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Audit Wales finds healthcare services need improvement

24 September: Audit Wales has issued reports examining waiting lists, clinical coding and cost overruns incurred refurbishing a hospital in North Wales.

Audit Wales, the body established by the Welsh Parliament to audit public bodies in Wales, has recently issued three reports on operational and financial management in NHS Wales. 

COVID impact

One report looks at the negative impact COVID-19 has had on NHS Wales waiting lists and recommends several actions to build a better-planned healthcare system. At the end of May 2020, 148,000 patients had been waiting for more than six months – almost double the number who were waiting at the end of January 2020.

Audit Wales believes a wholesale change in the way NHS Wales operates is needed if the system is to be capable of meeting waiting time targets. Ten opportunities are suggested as a means of creating a sustainable process for treating patients promptly.

These include ensuring the system identifies and prioritises patients in most need of treatment, working with patients to explore alternative treatment options to avoid long waiting times and re-introducing services in a careful and planned way post the immediate COVID challenges. 

Clinicians and data scientists need to work together reviewing patient lists to determine whether surgery or treatment is the best option, while more and better public health messages are needed to encourage people to take more responsibility for their own and everyone else’s health by, for example, taking up flu jabs and maintaining social distance.

Longer-term suggestions include examining whether waiting list targets are helping services focus on what matters (or not). Strengthened leadership around change, learning lessons from the response to the pandemic, involving patients in reviewing service changes and being honest about what capacity and resources are needed would help over the long term to sustainably deliver planned care for NHS Wales. Measuring progress and success should be based on what matters to the patient.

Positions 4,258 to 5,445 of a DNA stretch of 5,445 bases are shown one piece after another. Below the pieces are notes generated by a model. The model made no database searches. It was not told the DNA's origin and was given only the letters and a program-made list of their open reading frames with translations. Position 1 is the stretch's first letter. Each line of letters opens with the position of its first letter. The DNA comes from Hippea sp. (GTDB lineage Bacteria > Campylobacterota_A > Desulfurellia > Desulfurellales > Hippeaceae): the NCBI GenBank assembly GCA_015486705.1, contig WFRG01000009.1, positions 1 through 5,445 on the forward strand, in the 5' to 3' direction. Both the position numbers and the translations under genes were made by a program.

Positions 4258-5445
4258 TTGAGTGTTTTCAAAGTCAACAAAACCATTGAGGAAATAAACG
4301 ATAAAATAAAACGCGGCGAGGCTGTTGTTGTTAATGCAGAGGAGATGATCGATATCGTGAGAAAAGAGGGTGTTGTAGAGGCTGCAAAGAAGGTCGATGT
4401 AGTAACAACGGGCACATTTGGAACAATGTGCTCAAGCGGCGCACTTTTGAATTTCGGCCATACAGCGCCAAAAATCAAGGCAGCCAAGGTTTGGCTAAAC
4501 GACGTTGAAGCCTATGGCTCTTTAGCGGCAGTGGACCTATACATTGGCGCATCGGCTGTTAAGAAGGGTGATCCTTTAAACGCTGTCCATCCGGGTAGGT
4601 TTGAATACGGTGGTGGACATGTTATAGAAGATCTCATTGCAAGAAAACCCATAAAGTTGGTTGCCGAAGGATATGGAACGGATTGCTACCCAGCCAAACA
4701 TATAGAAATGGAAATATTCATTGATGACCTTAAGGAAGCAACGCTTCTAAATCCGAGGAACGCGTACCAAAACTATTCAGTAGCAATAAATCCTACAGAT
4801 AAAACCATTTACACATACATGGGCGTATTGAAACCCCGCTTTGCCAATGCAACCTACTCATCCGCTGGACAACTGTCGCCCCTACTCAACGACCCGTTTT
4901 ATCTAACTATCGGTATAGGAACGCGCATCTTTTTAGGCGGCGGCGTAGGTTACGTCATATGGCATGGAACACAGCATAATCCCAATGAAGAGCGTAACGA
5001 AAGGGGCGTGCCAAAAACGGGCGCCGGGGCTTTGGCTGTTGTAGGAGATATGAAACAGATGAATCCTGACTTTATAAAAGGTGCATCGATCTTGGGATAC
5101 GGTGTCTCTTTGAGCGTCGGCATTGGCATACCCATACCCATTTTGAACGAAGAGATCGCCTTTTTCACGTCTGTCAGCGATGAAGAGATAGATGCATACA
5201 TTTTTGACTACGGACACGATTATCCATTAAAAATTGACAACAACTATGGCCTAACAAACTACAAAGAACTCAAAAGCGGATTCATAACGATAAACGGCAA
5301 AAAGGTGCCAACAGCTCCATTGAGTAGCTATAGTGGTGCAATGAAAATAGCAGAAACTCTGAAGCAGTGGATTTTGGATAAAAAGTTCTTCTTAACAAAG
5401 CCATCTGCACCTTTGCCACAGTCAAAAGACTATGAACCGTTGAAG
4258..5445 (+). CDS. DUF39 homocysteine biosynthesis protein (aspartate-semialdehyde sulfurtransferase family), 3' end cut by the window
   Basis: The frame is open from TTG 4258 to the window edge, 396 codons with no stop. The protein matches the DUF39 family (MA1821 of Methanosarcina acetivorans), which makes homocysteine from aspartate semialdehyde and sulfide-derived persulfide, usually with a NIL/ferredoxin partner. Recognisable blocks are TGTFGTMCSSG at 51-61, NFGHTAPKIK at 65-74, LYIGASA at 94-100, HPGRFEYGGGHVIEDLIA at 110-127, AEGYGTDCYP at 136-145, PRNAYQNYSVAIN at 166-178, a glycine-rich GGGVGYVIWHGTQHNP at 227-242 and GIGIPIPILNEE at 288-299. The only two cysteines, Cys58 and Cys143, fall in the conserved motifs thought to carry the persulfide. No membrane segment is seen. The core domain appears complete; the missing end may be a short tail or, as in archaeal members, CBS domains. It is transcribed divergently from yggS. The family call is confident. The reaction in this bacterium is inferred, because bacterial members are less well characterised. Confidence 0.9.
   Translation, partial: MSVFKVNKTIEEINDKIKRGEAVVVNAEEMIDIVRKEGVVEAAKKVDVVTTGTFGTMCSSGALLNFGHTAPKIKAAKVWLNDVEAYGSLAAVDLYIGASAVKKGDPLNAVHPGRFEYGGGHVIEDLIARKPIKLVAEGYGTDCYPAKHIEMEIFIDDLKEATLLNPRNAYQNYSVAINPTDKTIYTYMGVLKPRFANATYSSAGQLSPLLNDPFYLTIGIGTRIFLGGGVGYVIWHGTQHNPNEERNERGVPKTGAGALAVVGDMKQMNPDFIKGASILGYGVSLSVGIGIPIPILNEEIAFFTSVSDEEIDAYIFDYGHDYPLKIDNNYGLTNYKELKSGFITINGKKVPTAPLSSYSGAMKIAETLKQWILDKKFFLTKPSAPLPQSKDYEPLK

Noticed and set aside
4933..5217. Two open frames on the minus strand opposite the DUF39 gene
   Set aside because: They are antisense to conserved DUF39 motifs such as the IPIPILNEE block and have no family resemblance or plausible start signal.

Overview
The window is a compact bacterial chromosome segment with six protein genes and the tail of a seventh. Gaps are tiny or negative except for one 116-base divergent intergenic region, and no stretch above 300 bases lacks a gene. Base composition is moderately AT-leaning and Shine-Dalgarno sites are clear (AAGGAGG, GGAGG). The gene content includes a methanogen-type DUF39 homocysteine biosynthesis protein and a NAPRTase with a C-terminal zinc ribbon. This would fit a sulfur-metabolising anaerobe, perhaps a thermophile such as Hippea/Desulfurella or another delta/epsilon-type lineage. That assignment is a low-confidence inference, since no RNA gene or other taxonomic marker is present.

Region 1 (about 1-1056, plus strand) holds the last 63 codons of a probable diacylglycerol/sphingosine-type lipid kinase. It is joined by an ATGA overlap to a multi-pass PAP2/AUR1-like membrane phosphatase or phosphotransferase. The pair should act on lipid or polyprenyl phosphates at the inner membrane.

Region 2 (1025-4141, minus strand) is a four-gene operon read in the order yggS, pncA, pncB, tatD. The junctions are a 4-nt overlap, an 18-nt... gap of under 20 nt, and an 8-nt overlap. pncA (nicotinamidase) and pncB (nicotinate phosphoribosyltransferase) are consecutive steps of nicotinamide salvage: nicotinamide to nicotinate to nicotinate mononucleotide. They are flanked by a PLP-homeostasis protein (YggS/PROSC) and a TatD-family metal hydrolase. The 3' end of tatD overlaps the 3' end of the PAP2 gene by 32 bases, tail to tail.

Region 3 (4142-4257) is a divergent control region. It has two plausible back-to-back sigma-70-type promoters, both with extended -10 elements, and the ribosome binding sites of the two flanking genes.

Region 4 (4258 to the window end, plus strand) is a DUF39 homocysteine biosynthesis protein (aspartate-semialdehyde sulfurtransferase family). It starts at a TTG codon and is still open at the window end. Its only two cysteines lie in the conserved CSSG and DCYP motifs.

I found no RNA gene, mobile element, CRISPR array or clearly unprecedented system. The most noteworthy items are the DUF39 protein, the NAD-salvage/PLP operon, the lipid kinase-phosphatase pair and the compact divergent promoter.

Clinical coding

A second report examining the operation of clinical coding found NHS Wales was left wanting in giving clinical coding the profile it needs. 

Clinical coding is the process of translating medical information relating to a patient’s hospital admission into standardised codes which can be used for a range of statistical, clinical and management purposes. It is core to the information used by NHS organisations to govern the business and to ensure that resources are used efficiently and effectively.

It takes, on average, 18 months to train as a clinical coder and there is a target of 95% of clinical episodes being coded within a month of occurrence.

Adrian Crompton, Auditor General for Wales, said, “The importance of good quality information has come to the forefront during the coronavirus pandemic, now is the ideal opportunity to ensure that clinical coding has the attention that it needs as services start to be reinstated.”

Audit Wales recommends that senior leaders in NHS Wales provide sufficient profile to clinical coding, recognising its importance by having a named national lead for the expertise. Clinical coding should be included in the core training for junior doctors and that of independent board members. Further recommendations include identifying a way to measure and identify clinical workloads, making faster progress in digitising patient records and using IT systems to support code identification.

Major refurbishment costs

The third report was on the cost of the refurbishment of Ysbyty Glan Clwyd, a hospital in North Wales. Problems with asbestos prompted a major refurbishment, but the cost of £170.8m was almost 55% more than originally budgeted. More positively, the refurbishment was completed almost to time. Earlier reviews into the works concluded that there were weaknesses in the preparation of the business case and significant deficiencies in the governance and management of the project. These concerns have since been considered and actions taken to make improvements in how major projects are managed.

Commenting on the three reports Alison Ring, director for public sector at ICAEW, said: “Audit Wales is right to focus on how putting data to good use, be it to reduce waiting times for patients, provide accurate shielding information for GPs, or a better understanding of Covid-19 related demand on healthcare services, can help improve how healthcare services are provided to patients across Wales.

These reports highlight the importance of high-quality data, robust processes and strong financial controls in providing the best quality of healthcare and to being efficient in how that care is delivered.”

Read the three reports in full here: